Cost of agency nurses is a budget-breaking risk factor

Lorn and Islands Hospital.

Want to read more?

We value our content and access to our full site is only available with a  subscription. Your subscription entitles you to 7-day-a-week access to our website, plus a full digital copy of that week’s paper to read on your pc/mac or mobile device.  In addition, your subscription includes access to digital archive copies from 2006 onwards.

Just want to read one issue? No problem you can subscribe for just one week (or longer if you wish).

Already a subscriber?


Problems logging in and require
technical support? Click here
Subscribe Now

Costs of agency nurses at Oban hospital and a higher than expected demand for social care services continues to challenge overspending by health bosses.

Even though the latest overspend figure by the end of the year is forecast to be £4 million instead of a previously predicted £4.6m, challenges to cut costs and make faster savings are ongoing.

A spokesperson for Argyll and Bute’s Health and Social Care Partnership said it was ‘a significant improvement’ but with a number of factors  causing the overspend, it was still working towards reducing the amount even more and was renewing its focus on savings.

The financial position was reported to members of the Integration Joint Board last week. At a meeting on September 26, the board was told the forecast year end overspend was £4.6m.

The HSCP needed to save £10.60m in 2018/19. So far it has saved £3.364m with another £7.236m to be achieved.

A HSCP spokesman said: ‘There are a number of factors causing the £4m budget overspend including the increased demand for health and social care services, the use of agency staffing to cover vacancies and ongoing challenges in progressing initiatives to reduce costs and release savings.

‘We recognise the financial position is extremely challenging and we are working towards reducing the overspend further in response to actions around our discretionary spend, contractual arrangements as well as a renewed focus on our savings programme.’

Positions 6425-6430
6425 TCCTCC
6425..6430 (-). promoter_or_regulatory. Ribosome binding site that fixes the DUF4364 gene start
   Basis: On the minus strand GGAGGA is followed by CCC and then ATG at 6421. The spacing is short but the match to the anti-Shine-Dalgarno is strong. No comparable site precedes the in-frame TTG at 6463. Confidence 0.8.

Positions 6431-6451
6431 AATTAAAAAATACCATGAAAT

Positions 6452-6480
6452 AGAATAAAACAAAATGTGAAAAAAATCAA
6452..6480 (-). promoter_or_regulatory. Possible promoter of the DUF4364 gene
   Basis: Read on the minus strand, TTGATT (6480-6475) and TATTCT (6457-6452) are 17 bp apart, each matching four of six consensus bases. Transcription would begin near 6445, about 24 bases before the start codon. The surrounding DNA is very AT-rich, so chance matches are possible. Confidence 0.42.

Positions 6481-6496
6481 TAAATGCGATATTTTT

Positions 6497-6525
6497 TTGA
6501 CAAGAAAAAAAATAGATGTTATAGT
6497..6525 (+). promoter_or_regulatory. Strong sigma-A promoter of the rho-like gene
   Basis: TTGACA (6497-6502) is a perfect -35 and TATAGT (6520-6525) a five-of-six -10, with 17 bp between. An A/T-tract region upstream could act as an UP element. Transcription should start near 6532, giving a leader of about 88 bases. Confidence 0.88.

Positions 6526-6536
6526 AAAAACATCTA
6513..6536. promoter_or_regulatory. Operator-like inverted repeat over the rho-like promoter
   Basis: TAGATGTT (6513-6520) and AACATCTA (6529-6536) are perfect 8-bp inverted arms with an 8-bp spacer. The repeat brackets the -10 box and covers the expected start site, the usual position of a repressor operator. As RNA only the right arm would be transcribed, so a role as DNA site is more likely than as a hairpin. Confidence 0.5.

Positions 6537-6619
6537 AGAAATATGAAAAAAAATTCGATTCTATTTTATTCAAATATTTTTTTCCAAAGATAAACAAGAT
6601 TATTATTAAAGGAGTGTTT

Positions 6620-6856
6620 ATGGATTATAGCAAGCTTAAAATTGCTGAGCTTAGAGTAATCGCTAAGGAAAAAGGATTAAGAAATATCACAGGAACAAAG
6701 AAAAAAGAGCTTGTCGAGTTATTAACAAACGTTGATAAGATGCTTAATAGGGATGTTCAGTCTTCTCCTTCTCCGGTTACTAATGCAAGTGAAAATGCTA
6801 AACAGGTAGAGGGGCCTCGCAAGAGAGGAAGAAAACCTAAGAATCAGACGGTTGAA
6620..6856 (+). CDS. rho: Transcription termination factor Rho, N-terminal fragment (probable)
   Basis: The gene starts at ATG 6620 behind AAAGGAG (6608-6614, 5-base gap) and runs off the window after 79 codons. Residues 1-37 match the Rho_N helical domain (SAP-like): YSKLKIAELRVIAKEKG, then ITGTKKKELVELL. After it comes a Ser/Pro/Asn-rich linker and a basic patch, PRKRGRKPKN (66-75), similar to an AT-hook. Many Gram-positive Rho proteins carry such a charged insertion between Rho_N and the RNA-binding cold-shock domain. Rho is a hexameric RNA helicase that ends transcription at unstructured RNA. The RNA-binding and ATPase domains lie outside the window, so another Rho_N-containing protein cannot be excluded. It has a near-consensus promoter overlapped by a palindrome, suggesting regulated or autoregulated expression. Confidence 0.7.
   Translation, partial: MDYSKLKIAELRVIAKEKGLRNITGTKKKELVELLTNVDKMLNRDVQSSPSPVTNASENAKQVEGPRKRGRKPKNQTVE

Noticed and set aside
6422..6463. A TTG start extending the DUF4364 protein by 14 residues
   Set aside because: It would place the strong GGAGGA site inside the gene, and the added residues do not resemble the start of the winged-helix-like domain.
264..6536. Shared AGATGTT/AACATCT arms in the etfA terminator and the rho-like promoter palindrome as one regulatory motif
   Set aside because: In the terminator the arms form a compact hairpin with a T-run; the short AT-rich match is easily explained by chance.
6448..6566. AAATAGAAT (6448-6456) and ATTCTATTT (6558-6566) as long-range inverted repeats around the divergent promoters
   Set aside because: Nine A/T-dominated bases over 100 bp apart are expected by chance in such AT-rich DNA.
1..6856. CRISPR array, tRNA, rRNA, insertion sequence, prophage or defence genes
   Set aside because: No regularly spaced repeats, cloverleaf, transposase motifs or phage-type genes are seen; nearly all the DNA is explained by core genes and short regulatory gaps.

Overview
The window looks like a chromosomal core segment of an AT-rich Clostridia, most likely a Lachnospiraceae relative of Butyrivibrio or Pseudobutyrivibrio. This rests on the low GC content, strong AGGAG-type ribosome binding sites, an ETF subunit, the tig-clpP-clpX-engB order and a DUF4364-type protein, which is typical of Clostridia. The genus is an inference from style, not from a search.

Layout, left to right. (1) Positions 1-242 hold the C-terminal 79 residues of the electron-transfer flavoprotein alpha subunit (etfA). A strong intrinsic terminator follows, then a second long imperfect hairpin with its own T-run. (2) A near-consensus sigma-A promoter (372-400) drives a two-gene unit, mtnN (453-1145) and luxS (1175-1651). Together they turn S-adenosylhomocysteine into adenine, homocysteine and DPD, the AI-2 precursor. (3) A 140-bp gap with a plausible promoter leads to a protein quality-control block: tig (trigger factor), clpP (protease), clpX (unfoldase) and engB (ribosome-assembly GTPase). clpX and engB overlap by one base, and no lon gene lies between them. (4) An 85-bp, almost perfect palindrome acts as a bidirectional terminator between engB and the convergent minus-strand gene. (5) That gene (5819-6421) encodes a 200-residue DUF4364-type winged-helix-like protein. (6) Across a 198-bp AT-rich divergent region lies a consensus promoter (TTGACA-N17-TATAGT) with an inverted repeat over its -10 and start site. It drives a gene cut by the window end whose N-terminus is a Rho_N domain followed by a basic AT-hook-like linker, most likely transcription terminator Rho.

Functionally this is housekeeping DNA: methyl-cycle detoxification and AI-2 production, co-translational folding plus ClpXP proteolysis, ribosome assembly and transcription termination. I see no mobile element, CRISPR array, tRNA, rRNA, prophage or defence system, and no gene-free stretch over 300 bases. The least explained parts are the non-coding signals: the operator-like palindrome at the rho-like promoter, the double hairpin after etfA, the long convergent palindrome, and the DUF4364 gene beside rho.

Slow progress has been recorded with regard to delivery of recurring
savings and it is looking ‘extremely unlikely at this stage’, said the report, that sufficient overspending improvement could be made to achieve a year-end break even position.

Various risks and pressures contributing to the overspend forecast were listed in a budget monitoring report to the IJB meeting. The main ones highlighted included ongoing use of agency nurses in Oban and Lochgilphead hospitals, locum GP wages on Mull, funding locum psychiatrists and experiencing a higher than expected demand for social work supported services.

Councillor Kieron Green, vice chairman of the IJB and Argyll and Bute’s policy lead for health and social care, said: ‘We will continue to plan to deliver services which best meet the needs of our communities and give people access to high quality patient centred care. However, when designing future service provision we must also consider the funding given to us, along with workforce availability and national targets and priorities.’

Addressing two of the main overspending factors, he added: ‘Oban has a particular problem with recruitment in that the availability of housing here is a barrier for many people looking to work in the area. We recognise that. Local housing associations are planning to deliver a significant number of houses but it’s still going to be an issue for the forseeable future.’

As far as extra demands on health and social care, he said a bad winter had escalated people’s needs for services.

At last week’s meeting, leader of Argyll and Bute Council Councillor Aileen Morton also called for better communication on the finances of the HSCP after the IJB was asked to accept funding offers from the council and NHS Highland which it had already agreed to take on by the end of September.

Councillor Morton said she felt ‘frustrated’ as a relatively new board member.

‘In the scheme of integration, it says the chief financial officer will provide reports on a monthly basis with details of any actions required. My frustration is that as a relatively new board member, I can’t grasp where the scale of risk sits in terms of red, amber, green,’ she said.

‘I speak from a genuine sense of frustration that I don’t have a grasp on it and, as a board, we need to be clear on how this is progressing.’